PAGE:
CATHEDRAL CITY — Do you have toxic household waste piling up beneath the sink, in the laundry room or some other storage room? If so, this is the perfect time to get ride of it — for free.

The Riverside County Department of Waste Resources in cooperation with Burrtec has scheduled a free household hazardous waste collection event Saturday, Sept. 22 in Cathedral City at the Edom Hill Transfer Station. The collection is open to all Riverside County residents.

The department provides an opportunity for Riverside County residents to keep hazardous waste out of landfills and ensure that it is properly managed. The event will accept residentially generated household hazardous wastes from Riverside County residents only. Waste from businesses or non-profits will not be accepted.

Typical wastes that are acceptable include used motor oil, paint, antifreeze, household and automotive batteries, pesticides, cleaning products, sharps (needles/syringes or lancets), fluorescent lamps, and electronic wastes such as televisions, computers, VCRs and telephones. Limit the amount of waste transported to no more than 15 gallons or 125 pounds maximum per vehicle. Individual containers should be no larger than five gallons nor weigh more than 50 pounds.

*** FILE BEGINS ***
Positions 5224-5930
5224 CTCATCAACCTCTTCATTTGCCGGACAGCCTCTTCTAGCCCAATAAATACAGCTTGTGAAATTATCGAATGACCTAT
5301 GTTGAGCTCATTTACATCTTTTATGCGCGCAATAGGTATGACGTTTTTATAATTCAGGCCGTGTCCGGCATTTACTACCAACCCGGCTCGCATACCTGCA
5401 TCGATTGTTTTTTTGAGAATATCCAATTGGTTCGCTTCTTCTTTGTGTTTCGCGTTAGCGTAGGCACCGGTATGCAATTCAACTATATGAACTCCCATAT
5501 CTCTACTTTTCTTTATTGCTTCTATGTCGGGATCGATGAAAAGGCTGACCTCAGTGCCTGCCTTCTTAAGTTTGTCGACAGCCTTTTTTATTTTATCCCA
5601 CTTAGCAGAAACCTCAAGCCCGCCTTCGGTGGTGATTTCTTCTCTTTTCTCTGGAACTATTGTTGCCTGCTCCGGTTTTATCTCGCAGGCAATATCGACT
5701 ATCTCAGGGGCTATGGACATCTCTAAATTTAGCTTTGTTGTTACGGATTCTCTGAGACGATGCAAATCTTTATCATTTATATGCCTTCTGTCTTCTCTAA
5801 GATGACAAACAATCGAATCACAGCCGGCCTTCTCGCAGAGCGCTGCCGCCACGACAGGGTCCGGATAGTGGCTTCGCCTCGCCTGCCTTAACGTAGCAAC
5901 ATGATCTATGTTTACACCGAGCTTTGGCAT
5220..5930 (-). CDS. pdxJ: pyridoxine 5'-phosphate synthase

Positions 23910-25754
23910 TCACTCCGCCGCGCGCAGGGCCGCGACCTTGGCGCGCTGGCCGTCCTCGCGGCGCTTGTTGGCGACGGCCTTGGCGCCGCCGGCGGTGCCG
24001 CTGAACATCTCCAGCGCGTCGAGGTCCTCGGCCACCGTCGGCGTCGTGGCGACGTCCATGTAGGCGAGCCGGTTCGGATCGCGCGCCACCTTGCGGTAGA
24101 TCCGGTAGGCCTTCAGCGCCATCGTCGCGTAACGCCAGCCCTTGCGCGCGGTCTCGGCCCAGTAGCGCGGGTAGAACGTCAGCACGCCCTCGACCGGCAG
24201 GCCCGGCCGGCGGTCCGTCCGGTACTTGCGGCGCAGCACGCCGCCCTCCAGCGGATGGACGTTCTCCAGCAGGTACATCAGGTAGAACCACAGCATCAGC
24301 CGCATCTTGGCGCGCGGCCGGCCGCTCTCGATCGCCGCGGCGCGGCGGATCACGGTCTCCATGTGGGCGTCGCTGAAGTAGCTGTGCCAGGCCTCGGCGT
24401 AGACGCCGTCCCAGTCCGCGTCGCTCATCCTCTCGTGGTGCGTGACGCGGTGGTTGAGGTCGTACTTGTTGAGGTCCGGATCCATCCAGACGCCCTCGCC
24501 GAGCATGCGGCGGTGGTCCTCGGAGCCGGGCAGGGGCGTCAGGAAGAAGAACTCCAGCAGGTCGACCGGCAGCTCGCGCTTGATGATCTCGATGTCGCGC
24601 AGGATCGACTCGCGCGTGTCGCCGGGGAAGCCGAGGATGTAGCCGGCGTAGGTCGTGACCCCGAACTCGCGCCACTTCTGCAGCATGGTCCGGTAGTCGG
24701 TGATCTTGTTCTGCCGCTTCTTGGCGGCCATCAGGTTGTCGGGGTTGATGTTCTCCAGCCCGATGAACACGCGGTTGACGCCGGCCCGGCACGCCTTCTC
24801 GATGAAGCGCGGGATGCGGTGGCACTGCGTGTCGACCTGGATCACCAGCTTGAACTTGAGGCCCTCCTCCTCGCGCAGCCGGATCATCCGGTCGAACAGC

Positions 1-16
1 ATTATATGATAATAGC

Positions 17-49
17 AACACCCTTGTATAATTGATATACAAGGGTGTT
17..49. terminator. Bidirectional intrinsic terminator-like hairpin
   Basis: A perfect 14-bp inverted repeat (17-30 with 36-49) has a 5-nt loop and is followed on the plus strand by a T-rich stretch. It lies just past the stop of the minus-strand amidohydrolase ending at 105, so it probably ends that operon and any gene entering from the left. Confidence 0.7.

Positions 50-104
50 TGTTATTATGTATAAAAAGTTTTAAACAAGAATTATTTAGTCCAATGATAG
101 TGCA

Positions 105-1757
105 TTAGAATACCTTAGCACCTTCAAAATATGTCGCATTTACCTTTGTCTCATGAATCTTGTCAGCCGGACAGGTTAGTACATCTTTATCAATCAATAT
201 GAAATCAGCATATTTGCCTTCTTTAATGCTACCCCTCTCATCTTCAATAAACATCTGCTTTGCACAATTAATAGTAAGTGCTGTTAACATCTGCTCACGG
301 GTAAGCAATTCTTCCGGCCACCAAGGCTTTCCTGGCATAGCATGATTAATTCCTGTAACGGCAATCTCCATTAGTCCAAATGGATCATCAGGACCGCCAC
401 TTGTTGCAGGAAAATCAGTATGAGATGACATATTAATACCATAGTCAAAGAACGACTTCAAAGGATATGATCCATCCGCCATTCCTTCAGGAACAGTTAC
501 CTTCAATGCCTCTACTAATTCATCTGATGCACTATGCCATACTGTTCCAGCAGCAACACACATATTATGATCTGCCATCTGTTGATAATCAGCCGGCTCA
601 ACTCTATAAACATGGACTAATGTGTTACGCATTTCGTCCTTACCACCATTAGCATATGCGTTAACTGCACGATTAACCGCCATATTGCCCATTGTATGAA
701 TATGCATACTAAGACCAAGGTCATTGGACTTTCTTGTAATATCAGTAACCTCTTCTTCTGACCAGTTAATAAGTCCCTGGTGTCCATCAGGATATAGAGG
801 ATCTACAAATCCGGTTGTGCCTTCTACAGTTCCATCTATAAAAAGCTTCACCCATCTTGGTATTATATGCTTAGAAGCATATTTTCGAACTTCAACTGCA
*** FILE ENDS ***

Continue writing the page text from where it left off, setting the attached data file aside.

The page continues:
A charge for mixed loads containing trash and household hazardous waste will be based on the transfer-station fee schedule.  For mixed loads, please place household hazardous waste at the rear of the load so it can be unloaded first.

Items that will not be accepted include explosives, radioactive material, ammunition, asbestos, compressed-gas cylinders over 40 pounds, or infectious or medical waste other than sharps.

The event is subject to cancellation during inclement weather or for other hazardous conditions as determined by the county. The event will run from 9 a.m. to 2 p.m. at the Edom Hill Transfer Station, 70-100 Edom Hill Road. For more information, contact the Riverside County Department of Waste Resources at (951) 486-3200 or (800) 304-2226, or by clicking here.


Image Sources

  • Household Hazardous Waste: Shutterstock